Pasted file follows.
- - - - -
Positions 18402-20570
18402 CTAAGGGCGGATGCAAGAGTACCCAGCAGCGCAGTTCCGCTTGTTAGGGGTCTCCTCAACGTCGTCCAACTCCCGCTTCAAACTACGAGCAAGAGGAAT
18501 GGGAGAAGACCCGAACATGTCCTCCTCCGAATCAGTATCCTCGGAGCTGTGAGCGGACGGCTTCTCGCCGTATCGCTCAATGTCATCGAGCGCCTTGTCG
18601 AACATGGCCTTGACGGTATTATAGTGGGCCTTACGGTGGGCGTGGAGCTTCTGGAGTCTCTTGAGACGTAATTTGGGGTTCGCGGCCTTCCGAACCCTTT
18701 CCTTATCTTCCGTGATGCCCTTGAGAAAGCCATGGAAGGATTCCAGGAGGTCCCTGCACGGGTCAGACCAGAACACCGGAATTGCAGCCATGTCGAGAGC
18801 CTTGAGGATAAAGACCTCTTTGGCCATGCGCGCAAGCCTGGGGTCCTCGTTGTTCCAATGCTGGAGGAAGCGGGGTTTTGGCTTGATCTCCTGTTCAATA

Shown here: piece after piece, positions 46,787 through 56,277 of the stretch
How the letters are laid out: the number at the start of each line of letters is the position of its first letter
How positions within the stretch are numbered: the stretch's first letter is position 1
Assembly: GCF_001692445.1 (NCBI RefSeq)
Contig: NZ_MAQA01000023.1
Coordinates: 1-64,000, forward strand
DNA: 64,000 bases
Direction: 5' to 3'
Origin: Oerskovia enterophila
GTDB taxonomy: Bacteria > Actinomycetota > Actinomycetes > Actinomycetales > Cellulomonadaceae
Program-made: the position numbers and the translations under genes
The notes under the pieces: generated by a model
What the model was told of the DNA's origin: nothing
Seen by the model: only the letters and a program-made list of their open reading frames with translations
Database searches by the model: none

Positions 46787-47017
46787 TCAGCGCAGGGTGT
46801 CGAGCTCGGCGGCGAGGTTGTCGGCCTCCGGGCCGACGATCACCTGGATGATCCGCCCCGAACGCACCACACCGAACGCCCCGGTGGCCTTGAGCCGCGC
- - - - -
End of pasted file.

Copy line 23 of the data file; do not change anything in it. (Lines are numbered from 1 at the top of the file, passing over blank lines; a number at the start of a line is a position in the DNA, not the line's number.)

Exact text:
46787 TCAGCGCAGGGTGT